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'The Northman' review: Robert Eggers directs bloody, brutal, and insane revenge epic

Courtesy of Focus Features


If you took stock of what films get made theatrically anymore, a non-franchise, $90 million budgeted Viking epic with a jacked-up Alexander Skarsgård literally ripping out hearts, slaughtering men for looking at him the wrong way, participating in the deadliest game of what looks like crochet, and battling enemies, naked, inside an erupting volcano would not make the shortlist. But then again, few are making movies on the scale of director Robert Eggers, turning in the small budgets of “The Witch” and “The Lighthouse” for something grander and caked in blood (No mermaids or beans in this one unfortunately).

Enter “The Northman,” a gloriously symphonic revenge journey based on the Old Norse legend of Amleth, a former heir who made an oath to avenge his slain father, and the character which inspired a little-known story called “Hamlet.” Although the final battle (and the battles in general) make “Hamlet” look like a cake walk compared to the brutal and nihilistic tendencies of Amleth who’s calculated plot vibrates under Robin Carolan and Sebastian Gainsborough's intoxicating score and Jarin Blaschke’s cinematography. It’s a strange movie that makes some bold decisions and Eggers is clearly having the time of his life.

Unlike “Hamlet,” “The Northman” turns in the tragic hero for an absolute savage. One could argue Hamlet had morals whose dilemmas kept him fraught at night. Not Skarsgård’s Amleth, whose biceps have biceps and thirst for death can only be quenched by disemboweling soldiers on the battlefield. The dude’s an animal who howls and belches at the moon while decked out in full loincloth attire ready to slit throats if the mood feels right. Amleth’s origin doesn’t take nearly as many twists or turns compared to the Shakespearean tragedy, instead boiled down to the nitty gritty: a revenge tale, but if a movie can ostensibly make you go: “Well, I’ve never seen that before” in the first twenty minutes, I’d say you’re in great shape.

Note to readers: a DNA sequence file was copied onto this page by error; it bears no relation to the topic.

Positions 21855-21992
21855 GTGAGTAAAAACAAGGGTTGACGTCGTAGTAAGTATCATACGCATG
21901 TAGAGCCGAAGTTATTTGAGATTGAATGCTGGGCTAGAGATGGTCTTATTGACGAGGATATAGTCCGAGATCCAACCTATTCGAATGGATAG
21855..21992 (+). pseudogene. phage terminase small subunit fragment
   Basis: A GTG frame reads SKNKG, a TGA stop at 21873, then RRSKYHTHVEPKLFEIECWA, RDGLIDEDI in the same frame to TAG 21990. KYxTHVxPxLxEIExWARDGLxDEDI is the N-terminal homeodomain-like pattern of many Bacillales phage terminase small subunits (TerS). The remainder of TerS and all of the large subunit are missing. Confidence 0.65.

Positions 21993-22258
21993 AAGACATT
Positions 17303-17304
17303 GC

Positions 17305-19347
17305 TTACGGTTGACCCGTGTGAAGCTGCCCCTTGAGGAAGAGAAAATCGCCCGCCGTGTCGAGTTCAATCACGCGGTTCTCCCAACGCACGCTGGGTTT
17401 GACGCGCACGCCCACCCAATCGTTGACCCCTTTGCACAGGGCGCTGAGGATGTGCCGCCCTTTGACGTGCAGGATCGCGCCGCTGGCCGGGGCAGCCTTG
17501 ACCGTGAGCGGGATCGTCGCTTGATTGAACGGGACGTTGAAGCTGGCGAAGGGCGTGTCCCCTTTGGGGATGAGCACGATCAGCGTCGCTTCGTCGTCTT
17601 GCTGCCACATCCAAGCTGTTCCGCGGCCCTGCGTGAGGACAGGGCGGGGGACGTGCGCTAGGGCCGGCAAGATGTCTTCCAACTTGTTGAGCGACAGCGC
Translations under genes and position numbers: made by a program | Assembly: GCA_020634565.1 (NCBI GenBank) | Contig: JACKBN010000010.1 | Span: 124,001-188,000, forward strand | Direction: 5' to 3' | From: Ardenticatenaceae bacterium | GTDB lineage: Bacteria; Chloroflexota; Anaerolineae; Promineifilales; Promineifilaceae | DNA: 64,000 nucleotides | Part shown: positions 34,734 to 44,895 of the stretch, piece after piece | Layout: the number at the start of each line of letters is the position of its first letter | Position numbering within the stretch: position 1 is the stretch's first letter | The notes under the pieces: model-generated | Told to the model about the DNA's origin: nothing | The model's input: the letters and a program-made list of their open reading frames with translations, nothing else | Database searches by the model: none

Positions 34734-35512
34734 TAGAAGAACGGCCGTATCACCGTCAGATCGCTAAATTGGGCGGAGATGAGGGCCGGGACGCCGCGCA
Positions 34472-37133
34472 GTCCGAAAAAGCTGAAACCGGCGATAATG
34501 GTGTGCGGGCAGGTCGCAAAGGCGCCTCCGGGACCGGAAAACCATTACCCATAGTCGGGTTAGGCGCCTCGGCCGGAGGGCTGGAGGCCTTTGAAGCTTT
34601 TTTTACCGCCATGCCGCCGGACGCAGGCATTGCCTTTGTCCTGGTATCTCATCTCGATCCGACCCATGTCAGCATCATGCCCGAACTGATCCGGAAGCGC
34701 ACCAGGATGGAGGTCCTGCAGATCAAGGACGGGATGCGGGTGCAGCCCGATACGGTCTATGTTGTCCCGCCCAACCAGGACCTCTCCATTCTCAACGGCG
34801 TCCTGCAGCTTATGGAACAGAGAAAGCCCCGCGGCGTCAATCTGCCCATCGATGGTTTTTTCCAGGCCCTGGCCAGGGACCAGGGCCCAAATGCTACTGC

Skarsgård, pushing the limits of one’s body and soul, plays Amleth, who as a young lad witnessed the murder of his father, King Aurvandil played by Ethan Hawke who gives a blistering, hypnotic final monologue. Killed by the hands of his conniving uncle Fjölnir (Chris Bang), Amleth (played as a child by Oscar Novak) retreats to a different life than the one which awaited him. Instead of growing up in rags and riches, Amleth watches his mother, queen Gudrún (a blistering Nicole Kidman who, late in the third act, gets a jaw dropping scene) marry Fjölnir and essentially start over, and he becomes indoctrinated into a culture of unflinching brutality, obsessed with a foretold prophecy of killing Fjölnir and saving his mom. Oh, did I mention Icelandic superstar Björk plays a haunting seer not far removed from the witches in Macbeth? You truly love to see it.

After a stunning, one-shot pillaging of a nearby island in the opening scene, Amleth hears the slave trade is heading to Fjölnir’s front door and decides to hop abroad a ship, change his look, and infiltrate the hierarchy where he meets (and eventually) falls in love with Olga (Anya Taylor-Joe). Co-written by “Lamb” scribe Sjón, “The Northman” always keeps the viewer on its toes, enlisting a variety of character performers (including a great Willem Dafoe) to help propel the story, which is overly familiar, to imaginative new heights. It would make an excellent double feature with David Lowery’s “The Green Knight.”

Eggers has shown over the years to be at the forefront of a new class of directors alongside Lowery, Alex Garland, and Ari Aster in creating vividly animalistic and lifelike stories about the endless cycle of violence and torment that’ll eventually come back to haunt you. Filmed on location throughout Iceland and Northern Ireland, “The Northman” also brims with a beautiful backdrop alongside the relentless and occasionally stomach-churning violence. Once you settle in for the ride and commit yourself to whatever hellish vision Eggers cultivates, “The Northman” doesn’t just subvert expectations, it obliterates them.

Grade: A

THE NORTHMAN opens in theaters Friday, April 22nd.


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